Hola mi familia y mis amigos,
Woohoo...no more white companions :) My new companion is Elder Curbelo from Uruguay and he is a stud in it's purest definition. He is the only missionary from Uruguay in our mission (which is over 200 missionaries) and we've had an incredible first week together.
And to greet us this first week we've had a huge snow storm and then very cold temperatues (in the teens and single digits). Utah isn't supposed to get that cold.
So I wanted to tell you all about what happens after someone gets baptized. There are four families that I'll write about in chonological order. I could write just about the super happy fairy tale endings ones, but that would be pointless to paint a perfect picture that would just get shattered later on.
1. Mario Hernandez
Mario was the first person I baptized on my mission. He is a little over 20 years old. When my first companion found him, he was athiest, a very nice guy who wants a family to take care of, loved to work, loved to drink, and loved talking with us. For a month, he prayed, went to church, read from the scriptures, and felt the huge difference the Gospel was making in his life, so he decided to be baptized. A week after his baptism, another member of his group was baptized. A week or so later, all of them got a phone call from their "patron" (boss) called and said they had one day to make it to Illinois to start their new work site there. We didn't even get to say a real bye.
A month later I called Mario and asked how everything going in Illinois. He said they were all happy and working hard but that the closest church was 45 minutes away and they didn't have enough gas money to make it. So they just read the scriptures together on Sundays. I jokingly asked him if he was dating anyone and he said no. Then he explained why he wasn't. He explained that he wanted to only date people who were members of our Church so that he could be married in an eternal family in the Temple.
A week later I tried calling back but his number had been disconnected.
2. The Rodriguez Family
This was the first and probably biggest family that I'll teach on my mission. It was two sisters with their total of 7 kids (five of whom were old enough to be baptized). We loved teaching them. It was crazy (as you can probably imagine in a house of 7 children under 16 years of age) but so much fun. One of the sons had been in gangs before he met us but got out of all of that. The daugthers all decided they wanted to serve missions and go to BYU.
Two weeks after their baptism they stopped going to church. A few weeks after that the son got back into his gang. A few weeks after that he was involved in a shooting outside his house. A few weeks later the whole family was evicted. I havne't been able to get in touch with them since.
3. The Ochoa Familya (Lilia and her children: Ana, Ismael, Eduardo, Miranda, Alex)
Talk about amazing families. When I met them, Lilia was a struggling but incredible single mom with five kids between the ages of 19 and 2. She worked delivering newspapers from 3 to 10 each morning. She was Catholic and a loved her Church, but her kids didn't. At all. The only reason she was even talking with us in the first place was because her best friend has invited her to our church once and her kids had loved it. As we taught them their lives began to change. They seemed happier. Their house was more peaceful. That isn't to say their lives became perfect, but they were happier.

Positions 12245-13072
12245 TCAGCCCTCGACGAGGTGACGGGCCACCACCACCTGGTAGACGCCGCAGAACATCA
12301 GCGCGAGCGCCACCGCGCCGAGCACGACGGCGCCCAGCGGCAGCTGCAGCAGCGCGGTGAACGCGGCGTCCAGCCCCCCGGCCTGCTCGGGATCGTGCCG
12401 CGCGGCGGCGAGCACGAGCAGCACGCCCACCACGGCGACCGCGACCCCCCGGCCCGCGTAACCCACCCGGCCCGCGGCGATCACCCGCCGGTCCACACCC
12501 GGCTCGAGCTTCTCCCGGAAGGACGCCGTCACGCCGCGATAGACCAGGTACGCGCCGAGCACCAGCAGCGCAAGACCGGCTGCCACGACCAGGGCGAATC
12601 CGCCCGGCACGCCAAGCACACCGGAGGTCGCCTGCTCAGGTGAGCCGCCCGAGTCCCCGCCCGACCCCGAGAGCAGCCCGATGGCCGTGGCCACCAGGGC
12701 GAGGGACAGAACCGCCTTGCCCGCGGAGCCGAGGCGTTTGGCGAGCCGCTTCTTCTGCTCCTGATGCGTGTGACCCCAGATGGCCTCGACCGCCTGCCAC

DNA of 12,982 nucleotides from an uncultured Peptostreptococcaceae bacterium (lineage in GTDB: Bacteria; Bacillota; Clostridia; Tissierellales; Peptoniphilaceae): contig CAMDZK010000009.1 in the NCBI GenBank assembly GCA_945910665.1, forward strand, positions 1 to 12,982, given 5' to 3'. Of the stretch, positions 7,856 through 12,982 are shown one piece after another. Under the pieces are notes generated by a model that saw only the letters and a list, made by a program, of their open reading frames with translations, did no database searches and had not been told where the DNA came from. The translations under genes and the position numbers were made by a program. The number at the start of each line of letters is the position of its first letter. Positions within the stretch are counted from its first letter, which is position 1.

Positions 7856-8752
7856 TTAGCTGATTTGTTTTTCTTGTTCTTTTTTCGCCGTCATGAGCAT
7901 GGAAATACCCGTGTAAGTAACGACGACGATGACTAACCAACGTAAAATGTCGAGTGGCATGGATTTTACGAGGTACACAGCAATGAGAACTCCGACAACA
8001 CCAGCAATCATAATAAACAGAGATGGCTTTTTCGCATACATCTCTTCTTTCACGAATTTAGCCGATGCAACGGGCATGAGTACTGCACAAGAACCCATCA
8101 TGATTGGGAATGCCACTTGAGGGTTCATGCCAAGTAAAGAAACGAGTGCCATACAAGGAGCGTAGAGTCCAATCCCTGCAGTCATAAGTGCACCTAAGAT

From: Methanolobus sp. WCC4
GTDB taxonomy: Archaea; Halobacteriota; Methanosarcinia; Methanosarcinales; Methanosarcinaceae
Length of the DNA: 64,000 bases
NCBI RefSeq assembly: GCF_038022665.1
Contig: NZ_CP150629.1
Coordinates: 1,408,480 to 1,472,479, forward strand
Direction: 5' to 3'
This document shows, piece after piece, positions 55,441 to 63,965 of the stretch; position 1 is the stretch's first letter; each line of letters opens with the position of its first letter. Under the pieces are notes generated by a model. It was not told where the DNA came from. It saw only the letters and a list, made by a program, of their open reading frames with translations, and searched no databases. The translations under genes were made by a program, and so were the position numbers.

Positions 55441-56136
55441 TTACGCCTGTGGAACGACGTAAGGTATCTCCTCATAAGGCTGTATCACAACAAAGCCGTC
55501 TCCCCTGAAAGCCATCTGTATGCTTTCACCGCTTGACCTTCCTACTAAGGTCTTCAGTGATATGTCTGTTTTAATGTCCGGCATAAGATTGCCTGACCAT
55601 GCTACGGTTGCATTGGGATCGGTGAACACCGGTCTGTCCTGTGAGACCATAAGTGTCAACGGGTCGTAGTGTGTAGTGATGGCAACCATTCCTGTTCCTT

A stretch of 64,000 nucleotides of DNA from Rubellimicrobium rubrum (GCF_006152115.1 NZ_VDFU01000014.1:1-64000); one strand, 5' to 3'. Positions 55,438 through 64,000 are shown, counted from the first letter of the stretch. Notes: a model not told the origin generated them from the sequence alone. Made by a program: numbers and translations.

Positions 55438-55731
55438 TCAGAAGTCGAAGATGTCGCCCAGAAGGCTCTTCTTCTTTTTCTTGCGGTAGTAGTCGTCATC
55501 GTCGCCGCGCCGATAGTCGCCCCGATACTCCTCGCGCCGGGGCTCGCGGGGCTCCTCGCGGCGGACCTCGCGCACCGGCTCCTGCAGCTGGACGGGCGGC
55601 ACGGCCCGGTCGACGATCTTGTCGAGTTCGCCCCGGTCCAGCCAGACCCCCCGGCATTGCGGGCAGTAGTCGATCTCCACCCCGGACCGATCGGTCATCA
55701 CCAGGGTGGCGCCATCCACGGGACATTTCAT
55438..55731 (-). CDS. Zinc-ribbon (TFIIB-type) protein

We're not at about their six month mark as members of the Church of Jesus Christ of Latter-day Saints. Lilia is now in the leadership (which is called a Presidency) of the youth group for teenage girls (which is called Young Womens) in the congregation she goes to. Ismael blesses the sacrament (bread and water) each and every Sunday because there aren't many other young men to do it. Eduardo passes the sacrament to the congregation each Sunday. Miranda is still her sweet angel self, and Alex...well....Alex is still a little crazy 3 year old child who listens to no one but his mom. Ana, the 19 year old daughter who wasn't baptized with her family, has gone to church a few times since their baptism. Lilia's mom comes on occasion and Lilia has been able to share the Gospel with some of her friends and other family members. Both Eduardo and Ismael have gone to the Temple on youth trips and Lilia is going to go for the first time in a few months.
Lynette is the college aged girl who was baptized about a month ago. We're teaching one of her best friends and she has a list of 10 other people who she wants to invite to church (both familiy members and friends). She wants to go the Temple soon with some of her friends and has thought about serving a mission (with a lot (A LOT) of insistence from us). She is planning on going to BYU (woot woot) and is just so happy.
Take these examples for what you will. But what I've learned is that those who follow the Gospel faithfully will always be happyier. I know that as we follow Christ we will find a peace amoungst the chaos around us. If you want to know more about any of these families just shoot me a letter and I'd love to tell you more.